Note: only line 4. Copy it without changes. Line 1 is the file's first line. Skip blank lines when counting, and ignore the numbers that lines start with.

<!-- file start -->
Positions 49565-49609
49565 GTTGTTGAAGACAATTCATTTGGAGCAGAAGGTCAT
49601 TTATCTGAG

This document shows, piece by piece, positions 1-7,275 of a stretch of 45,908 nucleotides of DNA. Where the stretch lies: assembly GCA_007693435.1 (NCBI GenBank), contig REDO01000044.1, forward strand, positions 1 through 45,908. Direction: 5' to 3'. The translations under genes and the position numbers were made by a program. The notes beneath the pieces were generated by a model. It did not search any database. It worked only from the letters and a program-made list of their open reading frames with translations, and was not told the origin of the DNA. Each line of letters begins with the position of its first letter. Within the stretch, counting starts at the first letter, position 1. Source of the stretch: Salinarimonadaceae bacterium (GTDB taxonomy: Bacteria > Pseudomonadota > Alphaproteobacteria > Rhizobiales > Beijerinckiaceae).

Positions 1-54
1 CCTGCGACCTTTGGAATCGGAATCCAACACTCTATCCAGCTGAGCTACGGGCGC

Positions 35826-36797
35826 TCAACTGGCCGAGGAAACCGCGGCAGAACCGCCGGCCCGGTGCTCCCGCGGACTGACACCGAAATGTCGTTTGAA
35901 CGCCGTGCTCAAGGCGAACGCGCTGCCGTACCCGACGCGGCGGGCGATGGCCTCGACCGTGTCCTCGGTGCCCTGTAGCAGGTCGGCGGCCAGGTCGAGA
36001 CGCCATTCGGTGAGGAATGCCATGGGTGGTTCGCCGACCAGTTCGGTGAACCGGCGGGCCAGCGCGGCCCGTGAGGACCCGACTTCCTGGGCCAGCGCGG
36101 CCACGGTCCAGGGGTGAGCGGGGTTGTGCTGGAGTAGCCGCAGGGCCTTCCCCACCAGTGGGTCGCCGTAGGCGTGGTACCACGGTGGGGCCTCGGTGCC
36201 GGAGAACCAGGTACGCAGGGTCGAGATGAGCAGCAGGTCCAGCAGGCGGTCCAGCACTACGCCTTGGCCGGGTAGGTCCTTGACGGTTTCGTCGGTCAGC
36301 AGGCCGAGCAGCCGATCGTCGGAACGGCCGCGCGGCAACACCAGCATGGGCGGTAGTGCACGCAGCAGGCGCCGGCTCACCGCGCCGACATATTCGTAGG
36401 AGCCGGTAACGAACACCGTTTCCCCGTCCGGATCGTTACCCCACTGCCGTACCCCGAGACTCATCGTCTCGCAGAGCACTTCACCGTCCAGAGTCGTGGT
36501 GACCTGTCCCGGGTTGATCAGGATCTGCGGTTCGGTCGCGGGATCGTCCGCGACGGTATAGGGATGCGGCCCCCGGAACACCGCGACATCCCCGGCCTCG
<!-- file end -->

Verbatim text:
This document shows, piece by piece, positions 1-7,275 of a stretch of 45,908 nucleotides of DNA. Where the stretch lies: assembly GCA_007693435.1 (NCBI GenBank), contig REDO01000044.1, forward strand, positions 1 through 45,908. Direction: 5' to 3'. The translations under genes and the position numbers were made by a program. The notes beneath the pieces were generated by a model. It did not search any database. It worked only from the letters and a program-made list of their open reading frames with translations, and was not told the origin of the DNA. Each line of letters begins with the position of its first letter. Within the stretch, counting starts at the first letter, position 1. Source of the stretch: Salinarimonadaceae bacterium (GTDB taxonomy: Bacteria > Pseudomonadota > Alphaproteobacteria > Rhizobiales > Beijerinckiaceae).